Orbit of Permutations

Let f be a permutation on a set S. If a relation  \sim is defined on S such that

a \sim b \Leftrightarrow {f^{\left( n \right)}}\left( a \right) = b

for some integrals n\forall \,a,b \in S, we observe that the relation is:

(i) Reflexive: the relation is reflexive, i.e. a \sim a, now we can define the reflexive property according to the above definition, because

a \sim a \Leftrightarrow {f^{\left( n \right)}}\left( a \right)

 = I\left( a \right) = a,\forall a \in S

(ii) Symmetric: the relation is symmetric, i.e. a \sim b \Rightarrow b \sim a, we can show this relation by using the definition of orbit of permutation, because

a \sim a \Leftrightarrow {f^{\left( n \right)}}\left( a \right) = b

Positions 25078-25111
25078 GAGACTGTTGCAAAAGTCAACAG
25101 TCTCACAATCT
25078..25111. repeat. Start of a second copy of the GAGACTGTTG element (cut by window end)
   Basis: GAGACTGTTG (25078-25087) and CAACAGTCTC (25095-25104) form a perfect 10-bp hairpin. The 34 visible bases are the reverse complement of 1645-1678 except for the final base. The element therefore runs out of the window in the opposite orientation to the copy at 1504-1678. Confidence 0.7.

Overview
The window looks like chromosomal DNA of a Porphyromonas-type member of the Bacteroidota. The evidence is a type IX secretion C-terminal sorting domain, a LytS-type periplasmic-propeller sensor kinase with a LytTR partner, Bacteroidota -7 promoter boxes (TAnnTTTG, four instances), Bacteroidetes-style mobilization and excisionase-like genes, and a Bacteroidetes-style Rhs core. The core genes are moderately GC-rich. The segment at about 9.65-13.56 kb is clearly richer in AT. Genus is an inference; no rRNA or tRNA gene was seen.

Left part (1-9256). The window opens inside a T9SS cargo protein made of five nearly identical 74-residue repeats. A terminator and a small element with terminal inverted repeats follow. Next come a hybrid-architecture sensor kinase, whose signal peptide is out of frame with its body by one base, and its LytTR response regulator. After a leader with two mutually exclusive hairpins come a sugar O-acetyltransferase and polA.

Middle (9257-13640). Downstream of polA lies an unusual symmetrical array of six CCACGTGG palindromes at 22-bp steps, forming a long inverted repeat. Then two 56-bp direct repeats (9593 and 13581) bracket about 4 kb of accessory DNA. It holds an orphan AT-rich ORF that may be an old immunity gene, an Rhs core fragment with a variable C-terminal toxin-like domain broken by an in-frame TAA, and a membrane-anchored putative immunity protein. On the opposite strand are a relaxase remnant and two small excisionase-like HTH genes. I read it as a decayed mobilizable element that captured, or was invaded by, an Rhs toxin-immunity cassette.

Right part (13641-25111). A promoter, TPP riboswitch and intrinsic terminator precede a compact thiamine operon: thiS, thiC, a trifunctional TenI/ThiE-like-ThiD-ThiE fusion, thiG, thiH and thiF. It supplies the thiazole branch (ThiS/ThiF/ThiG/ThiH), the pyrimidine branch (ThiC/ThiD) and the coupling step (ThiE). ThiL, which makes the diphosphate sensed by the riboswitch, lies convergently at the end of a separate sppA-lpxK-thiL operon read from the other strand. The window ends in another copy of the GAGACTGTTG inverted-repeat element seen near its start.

for some integers n

 \Rightarrow a = {f^{ - \left( n \right)}}\left( b \right)

 \Rightarrow b \sim a,\,\forall a,b \in S

(iii) Transitive: the above relation is transitive, i.e. a \sim b and b \sim c implies a \sim c, now we can prove this transitive property by using the above definition of orbit of permutation, because

 \Rightarrow {f^{\left( n \right)}}\left( a \right) = b,\,\,\,{f^{\left( m \right)}}\left( b \right) = c

for some integers n and m

 \Rightarrow {f^m}\left( {{f^n}\left( a \right)} \right) = {f^m}\left( b \right) = c

 \Rightarrow {f^{m + n}}\left( a \right) = c

  for some integer m + n

 \Rightarrow a \sim c

Thus the above defined relation  \sim is an equivalence relation on S and hence we partition it into mutually disjoint classes. Each equivalence class determined by the relation is called an orbit of f.